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Treatment of Lambert-Eaton Syndrome With 3,4 DAP

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ClinicalTrials.gov Identifier: NCT00704925
Expanded Access Status : Available
First Posted : June 25, 2008
Last Update Posted : May 21, 2018
Sponsor:
Collaborator:
Jacobus Pharmaceutical
Information provided by (Responsible Party):
David P. Richman, MD, University of California, Davis

June 23, 2008
June 25, 2008
May 21, 2018
 
Treatment of Lambert-Eaton Syndrome With 3,4 DAP

A new drug called 3,4-Diaminopyridine (3,4-DAP) is currently under investigation for treatment of the symptoms of Lambert-Eaton Myasthenic Syndrome (LEMS). This is an expanded access trial, which means that although data from this study will be collected and reported to the US Food and Drug Administration (FDA)and the drug manufacturer, this is not a formal study of drug in LEMS.

If you decide volunteer, you will be evaluated by a neurologist to determine your eligibility to receive 3, 4-DAP by a review of your medical history, medication regimen (the medications you are taking) and a neurological examination. If you are a female of child-bearing potential, a serum pregnancy test will be done to ensure that you are not pregnant. Once it is determined that this treatment is appropriate for your care, you will begin taking 3, 4 DAP by mouth in slowly increasing doses. Treatment will begin with 5mg three times a day, as clinically needed, and if tolerated. You will be monitored for strength and side effects by routine clinic visits at initial intervals of once a month, increasing to intervals of every 12 months as permitted. Blood will be drawn (approximately 1 tablespoon) at every clinic visit or as often as the investigator deems necessary to assess your liver/kidney function and blood counts. You will have an EKG (a test to see how your heart is functioning) at your first study visit, after 6 months of taking 3,4 DAP and again every 2 years. Treatment will be continued indefinitely if a good clinical response is achieved. This study is planned to last indefinitely.

The dosage of 3, 4DAP is individually adjusted. The usual range is 10-15 mg 3-4 times per day for the full effect and will increase by 50% every two weeks to 10-15 mg three to six times a day, as needed and if tolerated. Dosages above the full effect level will not provide an additional benefit and should not be used. 3, 4 DAP is a convulsant (causes seizures). A total of 100 mg/day is the maximum dosage allowed.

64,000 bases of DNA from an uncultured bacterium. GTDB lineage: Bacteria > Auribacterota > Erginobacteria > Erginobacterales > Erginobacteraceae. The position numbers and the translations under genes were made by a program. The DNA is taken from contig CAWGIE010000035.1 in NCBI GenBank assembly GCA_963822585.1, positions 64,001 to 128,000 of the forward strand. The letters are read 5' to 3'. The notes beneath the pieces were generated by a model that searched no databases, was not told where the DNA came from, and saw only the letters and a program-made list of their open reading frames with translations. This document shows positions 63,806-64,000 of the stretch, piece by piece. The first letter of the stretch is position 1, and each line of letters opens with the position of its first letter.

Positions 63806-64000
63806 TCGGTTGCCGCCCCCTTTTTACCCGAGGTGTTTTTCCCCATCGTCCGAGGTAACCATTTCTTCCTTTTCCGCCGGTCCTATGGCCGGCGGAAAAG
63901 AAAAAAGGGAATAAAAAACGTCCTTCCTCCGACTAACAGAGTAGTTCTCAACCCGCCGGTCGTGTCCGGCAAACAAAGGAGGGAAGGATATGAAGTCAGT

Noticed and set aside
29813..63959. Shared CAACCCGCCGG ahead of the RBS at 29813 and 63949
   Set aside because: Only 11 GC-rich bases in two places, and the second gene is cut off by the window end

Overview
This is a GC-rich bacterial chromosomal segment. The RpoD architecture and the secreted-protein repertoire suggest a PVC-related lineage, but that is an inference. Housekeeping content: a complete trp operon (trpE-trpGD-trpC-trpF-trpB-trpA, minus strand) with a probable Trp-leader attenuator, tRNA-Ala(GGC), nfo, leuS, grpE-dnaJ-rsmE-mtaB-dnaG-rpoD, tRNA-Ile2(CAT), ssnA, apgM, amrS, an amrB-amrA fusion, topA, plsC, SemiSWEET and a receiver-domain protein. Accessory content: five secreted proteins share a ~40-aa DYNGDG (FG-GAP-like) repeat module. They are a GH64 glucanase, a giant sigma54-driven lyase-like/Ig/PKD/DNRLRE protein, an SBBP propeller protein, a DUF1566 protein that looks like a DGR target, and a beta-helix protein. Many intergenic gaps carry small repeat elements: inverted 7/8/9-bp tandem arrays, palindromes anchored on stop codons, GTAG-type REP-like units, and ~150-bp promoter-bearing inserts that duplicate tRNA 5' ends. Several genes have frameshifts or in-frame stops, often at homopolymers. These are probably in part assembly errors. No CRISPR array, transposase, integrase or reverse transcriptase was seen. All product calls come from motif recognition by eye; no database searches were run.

Patients with clinically-confirmed LEMS will receive 3, 4-DAP by mouth in slowly increasing doses. Treatment will begin with 5 mg, three times a day and will increase by 50% every two weeks to 10-15 mg, three to six times a day, as clinically needed, and if tolerated. Patients will be monitored for strength and side effects via routine out-patient clinic visits at initial intervals of 1 month, increasing to intervals of 12 months as permitted. Results of treatment and adverse events will be reported to the FDA. Treatment will be continued indefinitely if a good clinical response is achieved and side effects are tolerable.
Expanded Access
Drug: 3, 4 DAP
Patients with clinically-confirmed LEMS will receive 3, 4 DAP by mouth in slowly increasing doses. Treatment will begin with 5 mg three times a day and will increase by 50% every two weeks to 10-15 mg three to six times a day, as clinically needed, and if tolerated.
Other Name: 3,4 diaminopyridine
Not Provided

*   Includes publications given by the data provider as well as publications identified by ClinicalTrials.gov Identifier (NCT Number) in Medline.
 
Available
Contact: Janelle Butters, MSN, FNP-C 916-734-6276 jbutters@ucdavis.edu
United States
 
 
NCT00704925
David P. Richman, MD, University of California, Davis
David P. Richman, MD
Jacobus Pharmaceutical
Principal Investigator: David Richman, MD University of California, Davis
University of California, Davis
May 2018